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Session III.2 - Approximation Theory

Tuesday, June 20, 18:00 ~ 18:30

A varifold perspective on discrete surfaces

Blanche Buet

Université Paris Saclay, France   -   This email address is being protected from spambots. You need JavaScript enabled to view it.

We propose a natural framework for the study of surfaces and their different discretizations based on varifolds. Varifolds have been introduced by Almgren to carry out the study of minimal surfaces. Though mainly used in the context of rectifiable sets, they turn out to be well suited to the study of discrete type objects as well.

While the structure of varifold is flexible enough to adapt to both regular and discrete objects, it allows to define variational notions of mean curvature and second fundamental form based on the divergence theorem. Thanks to a regularization of these weak formulations, we propose a notion of discrete curvature (actually a family of discrete curvatures associated with a regularization scale) relying only on the varifold structure. We prove nice convergence properties involving a natural growth assumption: the scale of regularization must be large with respect to the accuracy of the discretization.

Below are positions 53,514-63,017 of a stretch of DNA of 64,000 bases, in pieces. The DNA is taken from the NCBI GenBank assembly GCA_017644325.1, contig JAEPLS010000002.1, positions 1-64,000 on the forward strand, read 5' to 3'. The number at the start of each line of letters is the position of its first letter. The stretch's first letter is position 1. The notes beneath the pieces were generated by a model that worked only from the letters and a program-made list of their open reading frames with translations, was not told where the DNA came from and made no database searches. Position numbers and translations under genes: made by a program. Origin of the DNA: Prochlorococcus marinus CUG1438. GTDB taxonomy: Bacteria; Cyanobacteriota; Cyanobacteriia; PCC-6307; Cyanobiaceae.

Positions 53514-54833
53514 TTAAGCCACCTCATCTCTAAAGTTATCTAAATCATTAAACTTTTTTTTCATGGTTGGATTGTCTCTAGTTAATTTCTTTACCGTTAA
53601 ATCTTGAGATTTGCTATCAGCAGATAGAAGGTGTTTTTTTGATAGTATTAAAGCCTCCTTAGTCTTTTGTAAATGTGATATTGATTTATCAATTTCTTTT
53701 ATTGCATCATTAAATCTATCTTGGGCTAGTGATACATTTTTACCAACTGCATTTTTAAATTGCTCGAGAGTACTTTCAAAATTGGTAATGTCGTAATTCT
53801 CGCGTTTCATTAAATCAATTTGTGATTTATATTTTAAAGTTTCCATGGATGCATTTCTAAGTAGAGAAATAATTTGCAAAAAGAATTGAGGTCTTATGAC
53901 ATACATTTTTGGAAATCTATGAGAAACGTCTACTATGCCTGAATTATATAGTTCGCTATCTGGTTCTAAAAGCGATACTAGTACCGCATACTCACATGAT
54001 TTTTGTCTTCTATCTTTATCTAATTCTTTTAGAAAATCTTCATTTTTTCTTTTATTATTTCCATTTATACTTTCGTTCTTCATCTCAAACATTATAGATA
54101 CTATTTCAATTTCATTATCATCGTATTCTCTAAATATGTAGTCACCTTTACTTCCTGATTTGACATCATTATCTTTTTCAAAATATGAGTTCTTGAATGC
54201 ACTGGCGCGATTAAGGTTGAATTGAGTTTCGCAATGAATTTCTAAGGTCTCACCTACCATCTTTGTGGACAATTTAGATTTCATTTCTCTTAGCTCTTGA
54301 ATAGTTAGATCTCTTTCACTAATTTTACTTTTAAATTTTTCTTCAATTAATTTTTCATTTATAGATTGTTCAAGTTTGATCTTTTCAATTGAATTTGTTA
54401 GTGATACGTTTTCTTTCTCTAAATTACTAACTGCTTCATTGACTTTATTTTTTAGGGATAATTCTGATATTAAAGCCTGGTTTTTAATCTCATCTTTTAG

However, such accuracy of the discretization involves the so called bounded Lipschitz distance between the varifold associated with the discrete object and the underlying regular varifold, while usual data are not directly provided with a varifold structure (we think of point cloud data without weights nor tangential directions). We hence raise the issue of infering the varifold structure from data points. More precisely, we assume that a continuous object $S$ is given through a probability measure $\mu$ supported in $S$ and our data are obtained by sampling $\mu$ with $N$ points: $(X_1, \ldots, X_N) \sim \mu$ is an i.i.d. sample and our data is an instance of the empirical measure \[ \mu_N = \frac{1}{N} \sum_{i = 1}^N \delta_{X_i} \: . \] We then investigate the definition and convergence of an estimator of the varifold associated with $S$.

Joint work with Gian Paolo Leonardi (University of Trento, Italy), Simon Masnou (University of Lyon, France) and Charly Boricaud (University Paris Saclay, France).

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